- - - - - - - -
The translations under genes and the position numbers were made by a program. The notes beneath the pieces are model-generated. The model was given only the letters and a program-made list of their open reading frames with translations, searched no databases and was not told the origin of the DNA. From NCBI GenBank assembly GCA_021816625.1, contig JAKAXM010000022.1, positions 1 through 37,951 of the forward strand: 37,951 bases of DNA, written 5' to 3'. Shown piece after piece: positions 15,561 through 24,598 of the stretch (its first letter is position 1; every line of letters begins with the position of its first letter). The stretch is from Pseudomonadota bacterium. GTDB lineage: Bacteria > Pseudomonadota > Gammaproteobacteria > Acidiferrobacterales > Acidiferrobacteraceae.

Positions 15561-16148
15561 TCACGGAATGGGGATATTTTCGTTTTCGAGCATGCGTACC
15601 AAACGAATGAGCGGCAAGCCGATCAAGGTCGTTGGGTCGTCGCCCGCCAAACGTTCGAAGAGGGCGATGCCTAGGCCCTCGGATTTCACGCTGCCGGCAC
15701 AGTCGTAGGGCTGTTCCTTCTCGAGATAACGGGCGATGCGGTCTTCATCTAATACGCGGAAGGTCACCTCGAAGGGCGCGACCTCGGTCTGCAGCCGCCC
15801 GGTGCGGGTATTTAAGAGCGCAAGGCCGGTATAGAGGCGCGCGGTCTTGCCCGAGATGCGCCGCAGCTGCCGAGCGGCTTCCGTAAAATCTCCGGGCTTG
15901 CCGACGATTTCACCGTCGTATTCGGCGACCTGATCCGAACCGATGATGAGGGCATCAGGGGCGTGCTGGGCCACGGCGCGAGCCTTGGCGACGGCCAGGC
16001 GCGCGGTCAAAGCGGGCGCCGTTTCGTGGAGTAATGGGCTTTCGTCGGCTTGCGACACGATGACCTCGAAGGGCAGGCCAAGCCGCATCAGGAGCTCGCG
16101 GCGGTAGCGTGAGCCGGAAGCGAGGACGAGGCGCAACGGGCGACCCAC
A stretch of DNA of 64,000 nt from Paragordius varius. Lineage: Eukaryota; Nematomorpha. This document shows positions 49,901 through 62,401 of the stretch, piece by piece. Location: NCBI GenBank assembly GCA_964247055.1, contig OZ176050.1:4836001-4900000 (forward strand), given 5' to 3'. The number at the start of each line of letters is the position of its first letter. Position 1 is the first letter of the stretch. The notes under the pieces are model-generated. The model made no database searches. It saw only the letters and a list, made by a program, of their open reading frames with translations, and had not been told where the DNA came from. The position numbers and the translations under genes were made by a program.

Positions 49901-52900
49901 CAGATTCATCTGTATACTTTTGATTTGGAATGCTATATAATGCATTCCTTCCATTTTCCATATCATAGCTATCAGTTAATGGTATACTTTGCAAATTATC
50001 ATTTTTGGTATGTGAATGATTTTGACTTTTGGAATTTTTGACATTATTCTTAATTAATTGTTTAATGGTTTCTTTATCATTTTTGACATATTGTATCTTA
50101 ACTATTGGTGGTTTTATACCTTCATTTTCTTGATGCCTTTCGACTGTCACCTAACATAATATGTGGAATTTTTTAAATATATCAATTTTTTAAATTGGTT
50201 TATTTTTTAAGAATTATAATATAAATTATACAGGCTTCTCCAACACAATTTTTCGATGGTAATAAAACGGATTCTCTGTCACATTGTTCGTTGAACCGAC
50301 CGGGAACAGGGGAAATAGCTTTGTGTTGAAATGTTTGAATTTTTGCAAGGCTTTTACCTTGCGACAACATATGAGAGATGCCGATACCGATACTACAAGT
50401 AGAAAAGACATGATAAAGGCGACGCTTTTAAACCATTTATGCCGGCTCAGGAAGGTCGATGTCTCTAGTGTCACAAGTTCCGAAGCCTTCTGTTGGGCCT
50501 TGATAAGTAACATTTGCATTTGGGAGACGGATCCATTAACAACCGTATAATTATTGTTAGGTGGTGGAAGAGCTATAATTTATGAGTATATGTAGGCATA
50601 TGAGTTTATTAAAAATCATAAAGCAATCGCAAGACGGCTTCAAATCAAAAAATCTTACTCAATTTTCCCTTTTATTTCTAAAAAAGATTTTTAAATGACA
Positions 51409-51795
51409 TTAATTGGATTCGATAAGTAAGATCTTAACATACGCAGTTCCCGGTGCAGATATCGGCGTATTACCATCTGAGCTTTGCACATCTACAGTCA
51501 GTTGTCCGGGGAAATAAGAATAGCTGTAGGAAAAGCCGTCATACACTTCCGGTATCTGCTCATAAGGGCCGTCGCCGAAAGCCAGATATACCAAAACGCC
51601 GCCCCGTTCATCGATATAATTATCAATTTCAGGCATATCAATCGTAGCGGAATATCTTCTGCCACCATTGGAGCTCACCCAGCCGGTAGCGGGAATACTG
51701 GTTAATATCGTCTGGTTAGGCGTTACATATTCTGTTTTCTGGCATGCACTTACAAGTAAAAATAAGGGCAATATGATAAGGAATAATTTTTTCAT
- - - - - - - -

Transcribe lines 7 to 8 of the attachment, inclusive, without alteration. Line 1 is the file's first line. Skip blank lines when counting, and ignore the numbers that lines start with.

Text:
15901 CCGACGATTTCACCGTCGTATTCGGCGACCTGATCCGAACCGATGATGAGGGCATCAGGGGCGTGCTGGGCCACGGCGCGAGCCTTGGCGACGGCCAGGC
16001 GCGCGGTCAAAGCGGGCGCCGTTTCGTGGAGTAATGGGCTTTCGTCGGCTTGCGACACGATGACCTCGAAGGGCAGGCCAAGCCGCATCAGGAGCTCGCG